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My favourite shot in Asif Kapadia’s Senna (2010) comes near the end of the film. It’s during the funeral, after the untimely death of the titular Formula One racing driver. For me, it’s the culmination of an emotional effect achieved by the decision to use only archive footage throughout the picture.

A collage of borrowed images overlaid with voices from the time, the moment is lent a sense of uninterrupted immediacy: rather than presenting a story now past, using shots of modern interviews to create a temporal gap between event and supporting commentary, the picture unfolds like live action. Rather than observing cooly – assessing a filmic summary of the events – we’re shocked by the crash and brought to tears during the funeral.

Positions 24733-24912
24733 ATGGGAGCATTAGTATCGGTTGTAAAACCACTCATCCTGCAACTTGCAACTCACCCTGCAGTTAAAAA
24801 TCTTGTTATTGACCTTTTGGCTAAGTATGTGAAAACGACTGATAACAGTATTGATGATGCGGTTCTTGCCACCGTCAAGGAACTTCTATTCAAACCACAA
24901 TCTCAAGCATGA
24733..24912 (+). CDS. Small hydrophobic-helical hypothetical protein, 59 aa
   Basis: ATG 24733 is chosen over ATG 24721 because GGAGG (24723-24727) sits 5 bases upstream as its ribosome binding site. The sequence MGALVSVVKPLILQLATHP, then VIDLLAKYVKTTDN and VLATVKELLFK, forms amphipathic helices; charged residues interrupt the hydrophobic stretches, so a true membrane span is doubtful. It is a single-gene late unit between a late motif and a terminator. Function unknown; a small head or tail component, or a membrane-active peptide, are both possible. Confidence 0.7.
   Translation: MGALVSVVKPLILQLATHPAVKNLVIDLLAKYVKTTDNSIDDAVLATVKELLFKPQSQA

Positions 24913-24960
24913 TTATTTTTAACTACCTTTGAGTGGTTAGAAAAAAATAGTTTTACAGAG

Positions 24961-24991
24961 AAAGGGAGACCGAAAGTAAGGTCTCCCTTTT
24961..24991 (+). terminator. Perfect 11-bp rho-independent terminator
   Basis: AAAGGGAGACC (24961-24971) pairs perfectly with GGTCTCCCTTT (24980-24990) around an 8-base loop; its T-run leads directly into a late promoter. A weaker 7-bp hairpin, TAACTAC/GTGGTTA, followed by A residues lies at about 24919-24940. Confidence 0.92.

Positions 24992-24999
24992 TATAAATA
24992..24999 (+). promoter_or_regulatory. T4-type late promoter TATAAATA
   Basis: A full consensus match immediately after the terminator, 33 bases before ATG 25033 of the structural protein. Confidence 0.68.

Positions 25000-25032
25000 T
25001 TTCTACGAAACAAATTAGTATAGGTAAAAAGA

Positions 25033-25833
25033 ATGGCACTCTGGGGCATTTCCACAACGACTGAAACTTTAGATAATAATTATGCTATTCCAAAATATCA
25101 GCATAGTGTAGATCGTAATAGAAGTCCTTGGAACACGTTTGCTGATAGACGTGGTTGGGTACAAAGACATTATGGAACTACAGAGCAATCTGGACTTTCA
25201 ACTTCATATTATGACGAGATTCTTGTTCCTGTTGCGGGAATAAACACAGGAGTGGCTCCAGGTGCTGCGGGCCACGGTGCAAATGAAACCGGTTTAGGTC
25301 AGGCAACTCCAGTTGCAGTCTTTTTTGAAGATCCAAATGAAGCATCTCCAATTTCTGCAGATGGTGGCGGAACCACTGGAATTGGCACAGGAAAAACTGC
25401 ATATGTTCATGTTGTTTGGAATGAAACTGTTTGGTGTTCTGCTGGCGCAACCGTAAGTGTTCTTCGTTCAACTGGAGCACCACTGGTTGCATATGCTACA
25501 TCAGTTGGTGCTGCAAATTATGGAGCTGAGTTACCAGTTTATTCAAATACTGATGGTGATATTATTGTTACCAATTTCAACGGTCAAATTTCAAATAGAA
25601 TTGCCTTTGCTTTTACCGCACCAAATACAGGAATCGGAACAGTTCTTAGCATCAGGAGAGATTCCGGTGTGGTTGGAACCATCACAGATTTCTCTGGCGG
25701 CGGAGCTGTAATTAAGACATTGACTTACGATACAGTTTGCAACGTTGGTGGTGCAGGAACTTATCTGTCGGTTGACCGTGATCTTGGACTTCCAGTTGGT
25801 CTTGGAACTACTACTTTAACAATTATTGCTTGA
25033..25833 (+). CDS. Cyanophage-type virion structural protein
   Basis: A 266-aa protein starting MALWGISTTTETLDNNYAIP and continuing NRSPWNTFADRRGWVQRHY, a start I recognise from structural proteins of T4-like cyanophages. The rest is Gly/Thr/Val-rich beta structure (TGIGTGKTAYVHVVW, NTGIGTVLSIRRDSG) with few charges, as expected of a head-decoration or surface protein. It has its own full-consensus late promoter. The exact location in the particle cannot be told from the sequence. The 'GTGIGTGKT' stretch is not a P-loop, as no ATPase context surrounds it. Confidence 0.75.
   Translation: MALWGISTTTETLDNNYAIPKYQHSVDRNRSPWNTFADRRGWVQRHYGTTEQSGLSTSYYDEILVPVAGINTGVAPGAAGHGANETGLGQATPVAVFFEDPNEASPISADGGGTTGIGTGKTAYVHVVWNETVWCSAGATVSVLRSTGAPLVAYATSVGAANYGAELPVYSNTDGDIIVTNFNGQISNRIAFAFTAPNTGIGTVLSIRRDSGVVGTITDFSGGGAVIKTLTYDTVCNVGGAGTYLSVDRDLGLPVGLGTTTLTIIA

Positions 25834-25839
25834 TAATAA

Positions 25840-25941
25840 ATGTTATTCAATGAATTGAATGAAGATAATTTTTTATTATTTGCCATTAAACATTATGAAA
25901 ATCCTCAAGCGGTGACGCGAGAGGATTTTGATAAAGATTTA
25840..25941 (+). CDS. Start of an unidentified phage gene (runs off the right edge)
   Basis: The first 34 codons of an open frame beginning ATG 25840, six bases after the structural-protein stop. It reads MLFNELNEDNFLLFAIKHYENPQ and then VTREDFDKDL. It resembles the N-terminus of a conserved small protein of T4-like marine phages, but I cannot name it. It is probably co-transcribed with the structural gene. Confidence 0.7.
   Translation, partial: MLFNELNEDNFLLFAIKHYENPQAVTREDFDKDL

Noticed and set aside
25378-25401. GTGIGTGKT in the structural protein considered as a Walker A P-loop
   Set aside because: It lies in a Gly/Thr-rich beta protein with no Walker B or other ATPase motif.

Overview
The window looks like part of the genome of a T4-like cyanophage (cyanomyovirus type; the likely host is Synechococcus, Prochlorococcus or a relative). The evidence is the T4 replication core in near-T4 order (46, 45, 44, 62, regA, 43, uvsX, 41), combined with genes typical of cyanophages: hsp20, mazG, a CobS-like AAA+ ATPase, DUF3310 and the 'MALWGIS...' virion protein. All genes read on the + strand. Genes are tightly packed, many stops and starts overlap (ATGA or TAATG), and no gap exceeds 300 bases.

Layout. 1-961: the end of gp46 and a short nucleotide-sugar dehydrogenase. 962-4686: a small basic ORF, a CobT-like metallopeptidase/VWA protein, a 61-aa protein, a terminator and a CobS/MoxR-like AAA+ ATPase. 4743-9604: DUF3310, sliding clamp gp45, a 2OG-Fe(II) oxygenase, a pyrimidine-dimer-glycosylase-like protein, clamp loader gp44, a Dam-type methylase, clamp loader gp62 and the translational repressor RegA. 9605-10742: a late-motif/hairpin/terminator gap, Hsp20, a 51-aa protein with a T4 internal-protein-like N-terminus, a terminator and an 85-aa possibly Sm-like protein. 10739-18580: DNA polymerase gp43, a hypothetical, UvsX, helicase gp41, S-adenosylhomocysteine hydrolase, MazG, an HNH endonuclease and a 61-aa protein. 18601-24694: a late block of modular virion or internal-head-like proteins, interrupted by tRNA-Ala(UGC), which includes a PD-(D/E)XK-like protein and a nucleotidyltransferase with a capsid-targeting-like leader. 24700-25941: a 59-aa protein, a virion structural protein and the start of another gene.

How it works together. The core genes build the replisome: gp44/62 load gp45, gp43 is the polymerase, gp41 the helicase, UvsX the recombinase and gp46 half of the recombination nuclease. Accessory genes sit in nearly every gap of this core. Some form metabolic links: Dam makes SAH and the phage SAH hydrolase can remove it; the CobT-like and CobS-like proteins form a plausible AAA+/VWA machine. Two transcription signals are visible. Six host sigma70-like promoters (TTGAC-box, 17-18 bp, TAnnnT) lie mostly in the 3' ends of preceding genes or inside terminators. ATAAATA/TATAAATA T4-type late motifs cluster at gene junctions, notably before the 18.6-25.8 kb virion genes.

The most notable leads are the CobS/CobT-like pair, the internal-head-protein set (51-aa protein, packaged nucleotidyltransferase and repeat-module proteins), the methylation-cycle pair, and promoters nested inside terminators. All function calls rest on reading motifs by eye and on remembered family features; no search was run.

In a medium shot, we see a blonde woman similarly moved by the emotion of the ceremony. Frame right, she holds Senna’s yellow and black helmet in outstretched arms, rigid with shock. She gazes into the visor – pulled down and impenetrably black – and her arms draw a diagonal line, visually accenting her desire to have her attention reciprocated. But, of course, the helmet cannot provide the human element and comes, instead, to stand as a figure of absence. What’s really moving is its contiguity with the dead driver: it’s so close to being the real thing. It’s not only that Senna wore it often: it’s also that the object had cultural currency as an emblem, pointing towards the globally recongisable driver. Synecdoche slides to a grim and literal metonymy with the death, though, as the helmet stands, in the blonde woman’s hands, as a substitute for the man, as the only thing left. A decapitation that’s gone wrong, with a head that’s not quite a head separated from a cherished body, there’s an almost grotesque quality to the tightness of her grip which is also undeniably saddening.